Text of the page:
Other trainers saw things differently, however. Some veterans claimed that even if steroids don’t increase speed, they help increase endurance, size, and with the horses’ appetites.

Racing fans and trainers are yet to see the differences in the horses and in the games. As one fan had pointed out, the racing committee should get rid of all drugs. Getting rid of steroid use is one way to start.

Sunday 04, Jan 2009

  HORSES GET A BREAK FROM STEROID USE

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horse-steroidsIn its aim to protect natural resources, New York now has new laws including selling of excess energy to other customers and limiting the use of steroids on race horses.

Friday 30, May 2008

  Ban of Steroids Use on Horses Eyed

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horse_steroidsNews of steroids use in Major League as well as in the athletic field has been recently landing on front pages of news sources. This hot topic is also bleeding over into the horse racing sports and industry.

With the recent appointment of DVM Mary Scollay as Kentucky’s first equine medical director, the use of anabolic steroids on equines may be facing stricter regulations. Her appointment came in the aftermath of the tragic end of Eight Belles, a filly who finished second in the recent Kentucky Derby held on May 3. Eight Belles has suffered injury only a quarter of a mile past the finish line and has to be euthanized several minutes later.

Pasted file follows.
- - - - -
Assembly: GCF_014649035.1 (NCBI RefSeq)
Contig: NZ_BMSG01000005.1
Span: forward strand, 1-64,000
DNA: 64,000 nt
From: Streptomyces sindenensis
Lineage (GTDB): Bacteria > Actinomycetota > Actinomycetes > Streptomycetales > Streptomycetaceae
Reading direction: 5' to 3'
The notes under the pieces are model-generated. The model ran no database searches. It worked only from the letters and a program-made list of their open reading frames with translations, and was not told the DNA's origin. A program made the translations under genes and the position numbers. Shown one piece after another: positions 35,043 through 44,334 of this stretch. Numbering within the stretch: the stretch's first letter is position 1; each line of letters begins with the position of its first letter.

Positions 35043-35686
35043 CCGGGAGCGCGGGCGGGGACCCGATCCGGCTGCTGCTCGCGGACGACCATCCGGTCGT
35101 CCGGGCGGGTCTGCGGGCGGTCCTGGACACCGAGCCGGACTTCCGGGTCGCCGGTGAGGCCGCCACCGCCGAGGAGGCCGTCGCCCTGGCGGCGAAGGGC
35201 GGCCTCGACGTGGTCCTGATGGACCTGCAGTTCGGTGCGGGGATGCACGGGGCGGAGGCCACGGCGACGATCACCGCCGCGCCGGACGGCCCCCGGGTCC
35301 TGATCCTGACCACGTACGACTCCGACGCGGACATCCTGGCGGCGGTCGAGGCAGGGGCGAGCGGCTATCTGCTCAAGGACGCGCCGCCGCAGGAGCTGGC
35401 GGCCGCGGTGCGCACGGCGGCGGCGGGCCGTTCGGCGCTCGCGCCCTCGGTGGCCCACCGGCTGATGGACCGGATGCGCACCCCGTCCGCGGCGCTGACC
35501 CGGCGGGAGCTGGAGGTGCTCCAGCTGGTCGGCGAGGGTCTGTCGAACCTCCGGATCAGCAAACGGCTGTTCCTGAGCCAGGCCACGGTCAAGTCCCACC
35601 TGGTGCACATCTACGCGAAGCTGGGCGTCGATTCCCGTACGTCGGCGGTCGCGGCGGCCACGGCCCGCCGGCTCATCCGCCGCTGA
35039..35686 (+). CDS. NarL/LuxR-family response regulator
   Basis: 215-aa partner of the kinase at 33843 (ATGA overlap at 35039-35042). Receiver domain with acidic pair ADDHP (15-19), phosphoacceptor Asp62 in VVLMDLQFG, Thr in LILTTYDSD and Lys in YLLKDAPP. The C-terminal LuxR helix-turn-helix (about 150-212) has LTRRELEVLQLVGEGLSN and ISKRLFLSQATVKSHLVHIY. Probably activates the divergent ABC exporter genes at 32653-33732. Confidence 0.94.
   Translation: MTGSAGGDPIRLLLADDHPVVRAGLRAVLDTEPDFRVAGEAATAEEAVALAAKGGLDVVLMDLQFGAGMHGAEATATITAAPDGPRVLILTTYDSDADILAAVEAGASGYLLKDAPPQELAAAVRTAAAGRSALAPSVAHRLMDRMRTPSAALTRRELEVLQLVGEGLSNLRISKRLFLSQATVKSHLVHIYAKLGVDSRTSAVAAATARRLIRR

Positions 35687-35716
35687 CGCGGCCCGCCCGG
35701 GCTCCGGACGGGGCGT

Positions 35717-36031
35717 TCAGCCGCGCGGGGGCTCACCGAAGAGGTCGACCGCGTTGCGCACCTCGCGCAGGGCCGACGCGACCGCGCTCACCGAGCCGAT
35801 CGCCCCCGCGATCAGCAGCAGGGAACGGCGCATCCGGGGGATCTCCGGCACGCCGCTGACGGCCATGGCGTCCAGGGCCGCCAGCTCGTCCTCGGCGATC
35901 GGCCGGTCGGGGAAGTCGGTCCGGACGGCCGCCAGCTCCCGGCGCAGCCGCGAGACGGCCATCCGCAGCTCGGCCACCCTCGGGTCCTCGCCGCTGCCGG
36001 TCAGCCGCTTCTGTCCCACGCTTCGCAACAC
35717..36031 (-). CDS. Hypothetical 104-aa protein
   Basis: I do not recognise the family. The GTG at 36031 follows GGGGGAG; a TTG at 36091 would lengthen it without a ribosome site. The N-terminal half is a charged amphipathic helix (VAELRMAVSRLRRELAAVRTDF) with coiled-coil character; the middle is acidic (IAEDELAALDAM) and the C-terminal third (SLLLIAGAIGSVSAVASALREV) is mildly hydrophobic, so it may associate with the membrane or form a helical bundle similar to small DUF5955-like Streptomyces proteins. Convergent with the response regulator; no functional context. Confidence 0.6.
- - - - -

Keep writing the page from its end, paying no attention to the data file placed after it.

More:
Anabolic steroids are widely used in the industry for bulking up young horses in sales. In race horsing, these compounds are known to enhance appearance and performance of show horses and racehorses. Use of anabolic steroids on horses is legal in the United States except for the state of Iowa. However, because of recent negative events in race tracks across the country, such practice may end soon.

There have been much publicized criticisms that say animals are exploited through the use of anabolic steroids to boost stamina and power. The Congress, for one, has questioned the practice of injecting racehorses with steroids to keep them on their feet during the weeks before high-stakes races. Also, the National Thoroughbred Racing Association and other similar groups have proposed a ban on steroid use in the month prior a race to give horses time to get the drugs out of their systems. If this proposal is pushed through, it would be in effect December this year.